There is no footpath marked on my map, but I found a description online for a walk along the coast from Ganavan Bay northwards, and I jotted down the instructions on my OS map.
First, I must go “through bushes at the far end of beach” and then through a kissing gate. So far, so good, and the path looks pretty clear.
Now I can walk along the shore, and admire the view across the water. Those mountains over there look really high.
“Follow path until clear gap in cliffs on right.” Think this is the spot. Here I must head inland up a steep slope… hmmm, there’s a faint path up the hill… yes, this must be it.
At the top of the slope, I turn left to follow the top of the cliffs, and climb over Ganavan Hill. The views are wonderful. And I needn’t have worried about losing the footpath because there are plenty to choose from.
After a mile of pleasant walking, with plenty of up-and-downs, I begin to come down off the high ground. Coming up towards me is a straggly group of walkers. What a surprise!
It’s a long time since I’ve met a serious walker on the coast path. (In fact, I think this is the first group I’ve met since the DoE students on the beach by the Turnberry golf course.) The leader waits on the slope for the rest of the group to catch up, and we have a brief chat. She’s not Scottish. Sound Danish, or Dutch.
I stop on the slope to let the rest of the walkers come past me. Some are struggling with the steep slope, and I’m reminded how fit I’ve become after several weeks of almost constant walking.
Now I’m looking down on a village called Dunbeg. It seems larger than my map indicates, with a collection of bright new buildings. Beyond Dunbeg is a marina, and then a flat spit of land, and then… ah, there’s a bridge. That must be Connel Bridge, and it will be my final destination today.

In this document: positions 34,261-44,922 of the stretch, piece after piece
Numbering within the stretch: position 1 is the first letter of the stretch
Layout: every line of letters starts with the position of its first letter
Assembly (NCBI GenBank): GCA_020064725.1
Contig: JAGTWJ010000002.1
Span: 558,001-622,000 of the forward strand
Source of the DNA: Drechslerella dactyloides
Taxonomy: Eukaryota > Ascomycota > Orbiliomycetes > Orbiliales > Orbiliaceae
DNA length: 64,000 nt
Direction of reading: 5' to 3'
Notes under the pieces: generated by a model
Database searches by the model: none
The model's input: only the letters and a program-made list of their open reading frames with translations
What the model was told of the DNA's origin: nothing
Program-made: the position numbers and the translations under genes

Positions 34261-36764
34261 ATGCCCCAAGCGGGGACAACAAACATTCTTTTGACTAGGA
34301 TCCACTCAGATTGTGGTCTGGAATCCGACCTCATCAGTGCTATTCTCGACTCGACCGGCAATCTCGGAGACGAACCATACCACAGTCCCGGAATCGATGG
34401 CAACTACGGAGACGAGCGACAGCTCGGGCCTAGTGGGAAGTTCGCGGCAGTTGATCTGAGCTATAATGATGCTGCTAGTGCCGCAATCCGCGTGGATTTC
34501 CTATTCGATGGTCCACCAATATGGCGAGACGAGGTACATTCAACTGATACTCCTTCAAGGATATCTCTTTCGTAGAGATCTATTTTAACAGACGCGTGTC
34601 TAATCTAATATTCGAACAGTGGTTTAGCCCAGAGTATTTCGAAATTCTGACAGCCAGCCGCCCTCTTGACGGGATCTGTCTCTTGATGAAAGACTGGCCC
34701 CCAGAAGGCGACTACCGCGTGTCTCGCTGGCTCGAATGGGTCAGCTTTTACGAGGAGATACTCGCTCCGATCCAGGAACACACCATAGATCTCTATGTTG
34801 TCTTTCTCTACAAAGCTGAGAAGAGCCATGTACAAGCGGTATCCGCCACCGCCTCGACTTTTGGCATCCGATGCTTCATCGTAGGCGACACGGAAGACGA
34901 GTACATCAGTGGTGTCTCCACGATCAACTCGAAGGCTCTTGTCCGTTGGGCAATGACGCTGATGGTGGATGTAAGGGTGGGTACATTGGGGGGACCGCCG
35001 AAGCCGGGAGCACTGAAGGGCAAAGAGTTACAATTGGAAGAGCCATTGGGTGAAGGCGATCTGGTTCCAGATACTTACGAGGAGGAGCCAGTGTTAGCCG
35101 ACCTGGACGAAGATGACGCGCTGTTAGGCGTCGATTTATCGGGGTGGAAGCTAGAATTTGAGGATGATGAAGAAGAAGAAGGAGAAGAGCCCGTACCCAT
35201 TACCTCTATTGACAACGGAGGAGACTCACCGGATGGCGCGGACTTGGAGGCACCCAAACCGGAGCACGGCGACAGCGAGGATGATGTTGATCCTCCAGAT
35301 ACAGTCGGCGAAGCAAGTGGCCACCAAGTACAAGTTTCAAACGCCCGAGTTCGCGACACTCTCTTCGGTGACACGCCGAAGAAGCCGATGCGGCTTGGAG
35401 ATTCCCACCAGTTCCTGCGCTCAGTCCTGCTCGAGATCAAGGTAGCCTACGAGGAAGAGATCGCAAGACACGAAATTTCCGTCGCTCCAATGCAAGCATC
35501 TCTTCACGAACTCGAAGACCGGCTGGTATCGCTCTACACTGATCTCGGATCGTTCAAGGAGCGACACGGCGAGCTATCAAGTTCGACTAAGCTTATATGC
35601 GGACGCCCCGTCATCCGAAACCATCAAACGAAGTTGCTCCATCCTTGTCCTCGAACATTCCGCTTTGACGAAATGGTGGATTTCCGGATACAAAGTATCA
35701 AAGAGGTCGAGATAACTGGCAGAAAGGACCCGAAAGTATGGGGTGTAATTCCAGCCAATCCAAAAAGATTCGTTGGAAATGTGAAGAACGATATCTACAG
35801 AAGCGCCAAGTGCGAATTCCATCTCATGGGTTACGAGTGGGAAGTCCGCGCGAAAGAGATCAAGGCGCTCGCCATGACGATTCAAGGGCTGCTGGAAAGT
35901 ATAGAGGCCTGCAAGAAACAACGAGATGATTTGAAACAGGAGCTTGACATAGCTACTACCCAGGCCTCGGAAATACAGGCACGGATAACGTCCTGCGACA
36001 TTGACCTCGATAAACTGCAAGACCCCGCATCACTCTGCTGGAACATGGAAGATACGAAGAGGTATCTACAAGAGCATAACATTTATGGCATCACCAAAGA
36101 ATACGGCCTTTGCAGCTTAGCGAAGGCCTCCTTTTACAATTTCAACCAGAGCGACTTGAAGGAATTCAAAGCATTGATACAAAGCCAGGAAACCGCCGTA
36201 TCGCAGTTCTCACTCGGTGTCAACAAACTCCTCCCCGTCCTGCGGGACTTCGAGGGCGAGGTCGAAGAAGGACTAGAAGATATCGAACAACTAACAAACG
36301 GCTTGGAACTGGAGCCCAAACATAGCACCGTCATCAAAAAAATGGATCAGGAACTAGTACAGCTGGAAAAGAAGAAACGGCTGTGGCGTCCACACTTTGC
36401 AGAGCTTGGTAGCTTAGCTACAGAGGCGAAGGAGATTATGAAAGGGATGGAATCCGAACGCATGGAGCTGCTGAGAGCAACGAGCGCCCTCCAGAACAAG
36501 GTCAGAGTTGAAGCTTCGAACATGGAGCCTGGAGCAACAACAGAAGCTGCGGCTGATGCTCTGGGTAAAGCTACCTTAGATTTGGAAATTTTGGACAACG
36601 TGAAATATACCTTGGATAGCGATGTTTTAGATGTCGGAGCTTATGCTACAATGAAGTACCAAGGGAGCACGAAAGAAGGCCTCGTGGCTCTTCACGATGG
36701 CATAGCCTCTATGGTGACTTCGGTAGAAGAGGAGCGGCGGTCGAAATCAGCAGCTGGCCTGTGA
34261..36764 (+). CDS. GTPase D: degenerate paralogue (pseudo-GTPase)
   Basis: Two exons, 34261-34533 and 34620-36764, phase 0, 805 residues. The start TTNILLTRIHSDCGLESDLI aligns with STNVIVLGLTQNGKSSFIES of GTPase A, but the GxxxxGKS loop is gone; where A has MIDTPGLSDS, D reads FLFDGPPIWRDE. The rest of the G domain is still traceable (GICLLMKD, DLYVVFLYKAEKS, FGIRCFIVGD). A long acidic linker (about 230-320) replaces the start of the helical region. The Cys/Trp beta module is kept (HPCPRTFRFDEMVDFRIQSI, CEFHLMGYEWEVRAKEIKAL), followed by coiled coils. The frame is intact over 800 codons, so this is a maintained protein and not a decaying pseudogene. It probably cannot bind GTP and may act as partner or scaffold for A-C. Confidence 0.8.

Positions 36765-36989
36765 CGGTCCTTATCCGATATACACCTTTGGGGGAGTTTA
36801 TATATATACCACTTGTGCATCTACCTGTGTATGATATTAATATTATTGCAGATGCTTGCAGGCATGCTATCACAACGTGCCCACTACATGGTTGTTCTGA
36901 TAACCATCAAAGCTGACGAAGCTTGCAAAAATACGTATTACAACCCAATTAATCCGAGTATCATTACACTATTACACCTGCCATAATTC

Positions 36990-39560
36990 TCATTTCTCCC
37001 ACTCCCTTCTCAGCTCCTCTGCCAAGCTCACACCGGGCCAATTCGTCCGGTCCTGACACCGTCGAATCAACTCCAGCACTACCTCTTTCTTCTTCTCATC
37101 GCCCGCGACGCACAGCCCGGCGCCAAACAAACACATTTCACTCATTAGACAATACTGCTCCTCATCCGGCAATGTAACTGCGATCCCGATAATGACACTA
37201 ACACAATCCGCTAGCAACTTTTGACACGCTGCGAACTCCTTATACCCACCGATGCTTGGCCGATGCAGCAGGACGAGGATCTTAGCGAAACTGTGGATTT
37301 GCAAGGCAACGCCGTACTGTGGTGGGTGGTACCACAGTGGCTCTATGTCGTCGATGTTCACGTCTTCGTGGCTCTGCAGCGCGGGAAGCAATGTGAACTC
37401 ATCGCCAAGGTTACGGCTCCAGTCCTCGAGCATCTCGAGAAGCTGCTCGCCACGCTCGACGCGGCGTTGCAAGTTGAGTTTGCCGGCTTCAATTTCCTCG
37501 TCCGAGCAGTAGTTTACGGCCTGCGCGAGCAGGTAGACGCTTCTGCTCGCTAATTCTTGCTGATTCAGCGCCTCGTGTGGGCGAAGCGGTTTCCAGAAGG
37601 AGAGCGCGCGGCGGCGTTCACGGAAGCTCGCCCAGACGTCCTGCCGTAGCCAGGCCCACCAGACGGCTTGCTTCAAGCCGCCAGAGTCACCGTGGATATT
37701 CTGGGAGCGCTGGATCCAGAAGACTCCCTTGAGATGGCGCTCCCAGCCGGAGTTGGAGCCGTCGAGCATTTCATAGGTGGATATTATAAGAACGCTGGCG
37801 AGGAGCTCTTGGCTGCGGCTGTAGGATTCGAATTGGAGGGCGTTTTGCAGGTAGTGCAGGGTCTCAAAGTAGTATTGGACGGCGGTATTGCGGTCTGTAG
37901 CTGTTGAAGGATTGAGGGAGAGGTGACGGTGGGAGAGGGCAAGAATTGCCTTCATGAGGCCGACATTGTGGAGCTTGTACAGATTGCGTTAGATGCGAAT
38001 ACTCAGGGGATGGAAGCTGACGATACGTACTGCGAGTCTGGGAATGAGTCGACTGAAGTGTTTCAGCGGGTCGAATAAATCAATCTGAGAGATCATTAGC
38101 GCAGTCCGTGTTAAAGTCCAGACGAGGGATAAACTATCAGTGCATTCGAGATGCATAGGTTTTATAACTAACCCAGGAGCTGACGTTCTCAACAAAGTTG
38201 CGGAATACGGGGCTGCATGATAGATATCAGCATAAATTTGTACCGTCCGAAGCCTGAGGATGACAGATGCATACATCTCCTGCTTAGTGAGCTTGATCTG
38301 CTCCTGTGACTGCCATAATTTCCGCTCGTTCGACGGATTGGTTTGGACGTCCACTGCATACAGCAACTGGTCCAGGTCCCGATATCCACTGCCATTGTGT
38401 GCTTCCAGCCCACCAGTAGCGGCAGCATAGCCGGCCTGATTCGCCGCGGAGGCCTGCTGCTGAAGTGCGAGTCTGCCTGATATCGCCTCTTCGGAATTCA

I follow a footpath down to the shore, and end up above a pretty little beach. Can’t work out if those blocky new buildings are an industrial complex or a leisure complex.
I scramble down the slope to walk along the sand. It’s a very pretty bay. One of those gorgeous horseshoe curves.
On the other side of the bay, I walk through a group of trees. Love coastal woodlands.
And then try to follow the shore around the headland. It’s hard work. There are plenty of footpaths, but plenty of obstructions too. In fact, the headland consists of a series of pretty little coves separated by rocky outcrops.
I reach the point (Rubha Garbh, says my map), where a narrow channel separates the mainland from a small island (Eilean Mor). A little boat chugs through the gap.
During my trek around the headland, and to my right, I’ve been vaguely following the line of an old stone wall. Now, as I continue round, I discover the structure the old wall belongs to… Dunstaffnage Castle.
I would have gone into the castle for a few minutes, but it looks like you have to pay, and it seems barely worth it for a very brief visit. Also, I need to save some money for the bus back to Oban.
Now I’m walking along a path around the shore of Dunstaffnage Bay. I stop for a brief rest and a drink, and to admire the view across the bay.
While I’m resting, I scroll across the map on my Garmin, and work out that the high mountain (just right of centre, in the photo above) is Glencoe. Or, at least, I think it is Glencoe.
I reach the road. It’s not a very impressive entrance to the castle, I must say.